I have read most of the Great Books, but not in a single course. We imbibed them in high school or university, in learning the history of ideas and how academic disciplines developed. A good student will imbibe many of the great writers in studies of history – ancient and modern – economics, law, political science, religion and philosophy, as well as in mathematics and science. It was once, at least to a degree, assisted by the teaching of classics. ( It is pleasing to see that classics now appears to be on a comeback at university level.)

Source: The Sydney Morning Herald  

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The Psychology and Philosophy of Memory | Memory - Psychology Today

"And 10 ways to improve your memory" according to Neel Burton, M.D., psychiatrist, philosopher and writer.

Photo: Pexels

Memory refers to the system, or systems, by which the mind registers, stores, and retrieves information for the purpose of optimizing future action.

Memory can be divided into short-term and long-term memory. Long-term memory can be further divided into episodic and semantic memory. Episodic memory records sense experiences, while semantic memory records abstract facts and concepts. Episodic memories eventually feeds into semantic memory. Interestingly, the distinction between episodic memory and semantic memory is already implicit in a number of languages in which the verb ‘to know’ has two forms, for example, in French, connaître and savoir, where connaître implies a direct, privileged kind of knowledge acquired through sense experience.

There is, naturally, a close connection between memory and knowledge. The connaître and savoir dichotomy is also pertinent to the theory of knowledge, which distinguishes between first-hand knowledge and testimonial knowledge, that is, knowledge gained through the say-so of others, often teachers, journalists, and writers. In the absence of first-hand knowledge, the accuracy of a piece of testimony can only be verified against other sources of testimony. Similarly, the accuracy of most memories can only be verified against other memories. There is no independent standard.

Episodic and semantic memory are held to be explicit or ‘declarative’, but there is also a third kind of memory, procedural memory, which is implicit or unconscious, for knowing how to do things such as reading and cycling. Although held to be explicit, episodic and semantic memory can influence action without any need for conscious retrieval—which is, of course, the basis of practices such as advertising and brainwashing. In fact, it is probably fair to say that most of our memories lie beyond conscious retrieval, or are not consciously retrieved—and therefore that memory mostly operates at an unconscious level. ‘Education’, said BF Skinner, ‘is what survives when what has been learnt has been forgotten.’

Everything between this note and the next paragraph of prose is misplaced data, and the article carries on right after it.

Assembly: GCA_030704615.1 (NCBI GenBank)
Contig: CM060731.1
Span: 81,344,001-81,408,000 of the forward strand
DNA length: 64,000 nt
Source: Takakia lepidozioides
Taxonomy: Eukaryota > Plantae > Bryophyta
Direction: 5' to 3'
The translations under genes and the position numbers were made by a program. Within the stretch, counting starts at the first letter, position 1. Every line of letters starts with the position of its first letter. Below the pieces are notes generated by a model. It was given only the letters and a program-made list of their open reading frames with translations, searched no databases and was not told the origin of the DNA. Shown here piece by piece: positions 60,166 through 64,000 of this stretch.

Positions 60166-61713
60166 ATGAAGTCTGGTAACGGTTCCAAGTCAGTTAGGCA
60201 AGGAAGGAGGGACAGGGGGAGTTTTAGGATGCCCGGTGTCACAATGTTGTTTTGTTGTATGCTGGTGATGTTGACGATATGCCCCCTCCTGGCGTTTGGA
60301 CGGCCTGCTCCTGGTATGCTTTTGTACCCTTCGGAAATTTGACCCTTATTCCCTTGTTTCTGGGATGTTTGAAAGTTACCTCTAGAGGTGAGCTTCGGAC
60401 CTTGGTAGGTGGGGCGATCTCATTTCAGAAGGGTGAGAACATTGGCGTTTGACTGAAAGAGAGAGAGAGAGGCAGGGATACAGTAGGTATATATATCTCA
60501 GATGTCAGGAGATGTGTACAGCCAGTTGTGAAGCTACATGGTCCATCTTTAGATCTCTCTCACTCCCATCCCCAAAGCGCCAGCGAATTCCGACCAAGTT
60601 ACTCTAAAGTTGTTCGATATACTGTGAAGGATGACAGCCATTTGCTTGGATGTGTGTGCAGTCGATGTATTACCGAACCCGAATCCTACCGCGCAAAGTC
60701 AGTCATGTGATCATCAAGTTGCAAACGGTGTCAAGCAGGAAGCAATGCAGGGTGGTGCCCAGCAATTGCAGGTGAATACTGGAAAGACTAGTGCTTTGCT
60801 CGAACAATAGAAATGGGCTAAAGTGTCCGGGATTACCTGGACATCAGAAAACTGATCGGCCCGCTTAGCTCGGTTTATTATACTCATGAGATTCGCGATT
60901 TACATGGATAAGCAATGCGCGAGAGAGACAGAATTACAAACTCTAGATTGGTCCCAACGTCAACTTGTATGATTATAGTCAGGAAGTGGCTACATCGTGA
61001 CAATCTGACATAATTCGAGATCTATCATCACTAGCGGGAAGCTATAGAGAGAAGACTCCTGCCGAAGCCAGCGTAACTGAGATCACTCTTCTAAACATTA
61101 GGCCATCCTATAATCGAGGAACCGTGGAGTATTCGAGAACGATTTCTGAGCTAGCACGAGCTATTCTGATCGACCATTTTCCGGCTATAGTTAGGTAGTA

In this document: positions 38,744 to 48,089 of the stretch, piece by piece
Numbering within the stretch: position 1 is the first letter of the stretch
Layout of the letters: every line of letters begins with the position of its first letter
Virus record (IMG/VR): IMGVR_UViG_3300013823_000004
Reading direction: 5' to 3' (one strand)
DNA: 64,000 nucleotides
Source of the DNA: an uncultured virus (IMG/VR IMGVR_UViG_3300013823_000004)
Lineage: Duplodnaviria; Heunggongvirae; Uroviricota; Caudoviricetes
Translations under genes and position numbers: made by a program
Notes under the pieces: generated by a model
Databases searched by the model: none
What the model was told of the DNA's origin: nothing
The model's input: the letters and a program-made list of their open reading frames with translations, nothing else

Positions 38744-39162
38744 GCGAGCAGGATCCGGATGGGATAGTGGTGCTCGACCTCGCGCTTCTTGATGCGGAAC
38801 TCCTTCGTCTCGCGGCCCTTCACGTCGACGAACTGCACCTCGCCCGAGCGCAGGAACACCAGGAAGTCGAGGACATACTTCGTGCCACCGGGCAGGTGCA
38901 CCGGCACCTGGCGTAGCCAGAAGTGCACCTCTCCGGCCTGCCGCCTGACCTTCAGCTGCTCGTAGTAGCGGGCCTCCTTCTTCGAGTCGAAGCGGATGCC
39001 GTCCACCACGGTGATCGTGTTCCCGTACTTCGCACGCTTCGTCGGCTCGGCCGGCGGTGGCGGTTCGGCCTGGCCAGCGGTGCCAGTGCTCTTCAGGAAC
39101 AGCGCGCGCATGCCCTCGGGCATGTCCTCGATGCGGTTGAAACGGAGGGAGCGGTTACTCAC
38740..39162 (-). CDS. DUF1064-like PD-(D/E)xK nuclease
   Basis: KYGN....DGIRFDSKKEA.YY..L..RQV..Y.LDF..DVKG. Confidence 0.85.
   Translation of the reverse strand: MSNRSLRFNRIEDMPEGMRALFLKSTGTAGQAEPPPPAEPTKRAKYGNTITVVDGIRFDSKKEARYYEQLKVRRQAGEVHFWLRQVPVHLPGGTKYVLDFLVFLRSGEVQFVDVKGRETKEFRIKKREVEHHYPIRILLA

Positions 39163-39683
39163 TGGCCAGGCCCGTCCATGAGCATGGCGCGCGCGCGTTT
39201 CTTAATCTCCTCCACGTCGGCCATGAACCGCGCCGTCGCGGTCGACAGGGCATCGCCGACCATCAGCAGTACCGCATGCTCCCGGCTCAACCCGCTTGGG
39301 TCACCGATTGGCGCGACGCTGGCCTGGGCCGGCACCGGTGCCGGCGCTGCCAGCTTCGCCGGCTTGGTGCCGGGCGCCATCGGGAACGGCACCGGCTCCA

Source: Psychology Today

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Friday, June 22, 2018

How Do Diverse Classes Fare with Video-Based Active Learning? | eLearningInside News

Henry Kronk, Writer/Editor at eLearning Inside News reports, "Classroom environments that use digital tools and active learning get a lot of attention these days. But discussion tends to lack nuance."
Photo: Hermes Rivera, Unsplash.

An educator might implement a new pedagogy and measure learning outcomes, grades, engagement, or some other ‘across-the-board’ metric. But how does video-based active learning work for students from different socioeconomic backgrounds? With different learning abilities? With different GPAs? A recent study by professors from California State University, Fullerton asks just that. Published in the June issue of the Online Learning Journal (put out by the Online Learning Consortium) the study is titled “Student-Produced Videos Can Enhance Engagement and Learning in the Online Environment.”

Researchers Denise Stanley and Yi Zhang conducted this study among 87 learners in two online sections of a managerial economics class. For the treatment group, they asked learners to prepare their own instructional video on how to solve a typical multiple choice exam question. They then uploaded this video to their LMS, and others were asked to comment on them. Students were subsequently surveyed based on their background, learning expectations, engagement, and performance throughout the course.

Video-Based Active Learning With Diverse Learners 
This example of video-based active learning asks students to go beyond mere comprehension or memorization. By creating a video used to teach others, they must master the subject first themselves.

“Our particular strategy represents an example of active learning and student peer provision of learner support and feedback, which could influence student success directly and/or indirectly through its contribution to student course engagement and satisfaction,” the authors write. “Yet it is a component that requires some technical skills, fluency in English, and comfort with public presentations. So analysis of student background characteristics and their possible interplay with the component can shed light on the observed actual learning outcomes.”